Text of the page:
As he worked harder than anyone, Paul shared “the secret” of his remarkable energy and contentment “in any and every circumstance” (Philippians 4:12). In Colossians 1:29, he says that he labors “with all his energy that he powerfully works within me,” but Philippians 4:13 explains how: “I can do all things through him who strengthens me.” The him is “the Lord,” meaning Christ, from verse 10, which is why some translations make it plain: “through Christ who strengthens me.” Paul identifies Christ here as the particular person of the Godhead who gives him strength.
“Jesus knows what it’s like to press up against the limits of our flesh and blood and the bounds of finitude in our created world.”
A quick turn to 1 Timothy 1:12 confirms that Paul indeed has Christ Jesus our Lord specifically in mind as the supplier of his strength: “I thank him who has given me strength, Christ Jesus our Lord.” Similarly, Ephesians 6:10 confirms this connection of human strength provided supernaturally by Christ himself, the God-man — the particular person of the Godhead who Christians confess as “Lord”: “be strong in the Lord and in the strength of his might.” Finally, 2 Timothy 2:1 makes the same connection between spiritual strength and Jesus as the source: “be strengthened by the grace that is in Christ Jesus.”
Paul not only claims to be strengthened by divine power — infinitely precious as that is. Paul speaks with more specificity. He testifies to divine-human power, to having Jesus’s own energy — “all his energy” — worked in him, and done so “powerfully,” by Christ himself.
With His Own Energy
When God strengthens us as Christians — when he shatters unbelieving notions of a closed system, not only supplying energy for us through natural means but by supernatural grace — he does so specifically through our brother and fellow human, Jesus Christ, truly God and truly man. The King of kings and Lord of lords, seated in power as sovereign of the universe, is not only God but man. Humanity sits on heaven’s throne.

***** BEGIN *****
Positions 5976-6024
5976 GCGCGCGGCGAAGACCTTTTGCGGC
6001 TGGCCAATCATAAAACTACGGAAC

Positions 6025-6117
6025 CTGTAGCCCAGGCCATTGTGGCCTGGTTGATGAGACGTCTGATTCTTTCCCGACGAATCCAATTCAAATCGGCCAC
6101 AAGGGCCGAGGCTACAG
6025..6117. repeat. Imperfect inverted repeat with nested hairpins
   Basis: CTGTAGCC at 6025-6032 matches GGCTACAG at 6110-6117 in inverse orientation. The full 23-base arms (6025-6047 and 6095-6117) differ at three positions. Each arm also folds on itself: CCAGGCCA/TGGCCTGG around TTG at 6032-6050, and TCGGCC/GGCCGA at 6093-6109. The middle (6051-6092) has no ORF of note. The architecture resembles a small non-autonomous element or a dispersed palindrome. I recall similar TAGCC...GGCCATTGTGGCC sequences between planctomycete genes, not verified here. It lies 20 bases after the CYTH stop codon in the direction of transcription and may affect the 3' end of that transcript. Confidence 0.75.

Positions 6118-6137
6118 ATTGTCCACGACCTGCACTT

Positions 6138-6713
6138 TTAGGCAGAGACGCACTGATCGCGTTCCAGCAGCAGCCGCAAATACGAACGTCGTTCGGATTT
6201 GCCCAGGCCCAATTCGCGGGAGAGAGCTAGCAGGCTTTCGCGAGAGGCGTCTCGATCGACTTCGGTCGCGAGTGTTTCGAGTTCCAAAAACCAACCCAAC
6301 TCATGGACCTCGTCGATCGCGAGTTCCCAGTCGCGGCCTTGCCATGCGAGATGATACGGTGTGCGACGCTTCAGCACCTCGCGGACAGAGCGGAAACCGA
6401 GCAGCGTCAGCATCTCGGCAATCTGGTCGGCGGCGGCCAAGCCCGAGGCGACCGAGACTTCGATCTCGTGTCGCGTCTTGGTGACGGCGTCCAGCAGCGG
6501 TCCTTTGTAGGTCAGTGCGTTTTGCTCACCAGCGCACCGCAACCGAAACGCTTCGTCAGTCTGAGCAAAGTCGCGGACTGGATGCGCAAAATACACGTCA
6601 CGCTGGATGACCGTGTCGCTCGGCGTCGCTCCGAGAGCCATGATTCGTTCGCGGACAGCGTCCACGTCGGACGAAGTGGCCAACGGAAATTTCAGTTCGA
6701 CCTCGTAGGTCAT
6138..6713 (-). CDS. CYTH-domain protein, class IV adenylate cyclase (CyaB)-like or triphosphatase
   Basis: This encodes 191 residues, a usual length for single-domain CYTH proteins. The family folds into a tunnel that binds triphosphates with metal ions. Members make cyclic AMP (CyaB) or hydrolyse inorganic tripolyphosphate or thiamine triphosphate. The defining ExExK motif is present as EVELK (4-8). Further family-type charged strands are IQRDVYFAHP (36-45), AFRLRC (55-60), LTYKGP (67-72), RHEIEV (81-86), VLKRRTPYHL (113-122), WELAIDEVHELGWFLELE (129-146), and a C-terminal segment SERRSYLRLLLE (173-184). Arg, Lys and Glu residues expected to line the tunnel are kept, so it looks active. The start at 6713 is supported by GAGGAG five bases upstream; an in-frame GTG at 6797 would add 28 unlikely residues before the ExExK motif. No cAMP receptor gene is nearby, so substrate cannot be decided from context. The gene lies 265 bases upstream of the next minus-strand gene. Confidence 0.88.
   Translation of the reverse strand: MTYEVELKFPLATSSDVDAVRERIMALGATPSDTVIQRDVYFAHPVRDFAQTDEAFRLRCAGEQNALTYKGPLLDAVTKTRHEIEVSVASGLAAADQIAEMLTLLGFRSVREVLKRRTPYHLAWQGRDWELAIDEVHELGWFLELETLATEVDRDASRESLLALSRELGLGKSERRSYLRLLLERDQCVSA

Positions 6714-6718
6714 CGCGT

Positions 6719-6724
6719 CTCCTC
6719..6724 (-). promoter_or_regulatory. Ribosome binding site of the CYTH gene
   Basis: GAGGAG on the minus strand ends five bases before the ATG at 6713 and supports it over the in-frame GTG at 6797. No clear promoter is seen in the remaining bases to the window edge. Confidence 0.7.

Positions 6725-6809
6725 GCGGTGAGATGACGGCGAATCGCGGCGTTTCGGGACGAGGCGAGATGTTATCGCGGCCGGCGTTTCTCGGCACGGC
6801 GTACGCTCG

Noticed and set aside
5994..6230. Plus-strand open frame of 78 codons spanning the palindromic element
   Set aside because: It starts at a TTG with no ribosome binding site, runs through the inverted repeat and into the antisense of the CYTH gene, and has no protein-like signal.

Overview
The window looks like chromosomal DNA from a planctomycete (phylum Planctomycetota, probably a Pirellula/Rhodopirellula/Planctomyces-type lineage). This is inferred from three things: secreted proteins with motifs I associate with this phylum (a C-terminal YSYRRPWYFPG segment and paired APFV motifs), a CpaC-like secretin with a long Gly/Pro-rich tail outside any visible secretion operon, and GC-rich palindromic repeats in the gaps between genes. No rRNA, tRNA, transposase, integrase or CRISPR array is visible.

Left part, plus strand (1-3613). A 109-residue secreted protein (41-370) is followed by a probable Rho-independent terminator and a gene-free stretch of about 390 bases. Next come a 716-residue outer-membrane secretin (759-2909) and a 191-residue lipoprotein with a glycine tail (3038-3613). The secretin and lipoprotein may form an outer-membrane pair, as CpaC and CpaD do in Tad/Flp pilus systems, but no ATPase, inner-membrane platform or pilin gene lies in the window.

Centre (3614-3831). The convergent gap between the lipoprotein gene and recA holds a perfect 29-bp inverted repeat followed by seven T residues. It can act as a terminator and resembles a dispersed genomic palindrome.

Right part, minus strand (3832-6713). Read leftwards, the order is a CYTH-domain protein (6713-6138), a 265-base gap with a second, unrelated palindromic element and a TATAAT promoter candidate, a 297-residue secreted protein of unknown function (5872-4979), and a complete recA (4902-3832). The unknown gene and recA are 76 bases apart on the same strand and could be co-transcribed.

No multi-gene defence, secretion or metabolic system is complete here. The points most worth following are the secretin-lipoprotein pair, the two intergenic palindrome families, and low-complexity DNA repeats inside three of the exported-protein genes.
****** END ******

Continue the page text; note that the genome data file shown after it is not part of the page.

Jesus knows what it’s like to press up against the limits of our flesh and blood and the bounds of finitude in our created world. He knows what it’s like to have limited capacity, and limited time, and end the day with unfinished tasks. He knows what it’s like to be wearied physically (John 4:6) and what it’s like to need and carve out time for rest (Mark 6:31). He knows what it’s like to have work to accomplish (John 4:34; 5:36; 17:4). He had energy enough to work (almost) tirelessly, even on the Sabbath, when he encountered those in need (Luke 13:14–17; John 5:16–17; Mark 2:27–28). Through his works, his output of human energy, he not only bore witness to his Father (John 5:36; 9:3–5) and demonstrated whose he was (John 8:39–41; 10:25, 32) but also presented himself as the giver and focus of our faith (John 10:37–38; 14:10–11).
“No one in the Scripture talks more about work — and specifically hard work — than the apostle Paul.”
This same Jesus not only calls us his brothers but also fellow “laborers” (Matthew 9:37–38; Luke 10:7) and bids us to work with the energy we have for the good of others (Matthew 5:16). But he also does not leave us to our own energy. He doesn’t abandon us to what verve we can muster on our own, what we can produce merely through wise (and important) energy-management. He works in us — and does so powerfully, Paul says — to give us his own energy for the work to which he calls us.
Ask Him for Energy
As Christians, we will do well to learn to steward the energy God gives us naturally through diet, exercise, and rest. It would be irresponsible and foolish for us to treat lightly the God-created gifts of food and sleep, and presume that he will energize us apart from these natural means. But oh, how foolish it would be to ignore or neglect Jesus’s amazing offer: that he himself, the God-man, would work his own powerful energy in us.
How could we not make this a regular rhythm of our lives, to both faithfully steward and humbly acknowledge the limits of our own energy, and ask Jesus regularly to fill us with his own energy to fulfill the callings which he’s given us? Here, at last, we can lay down our weary sense of independence, and work hard in the strength he supplies.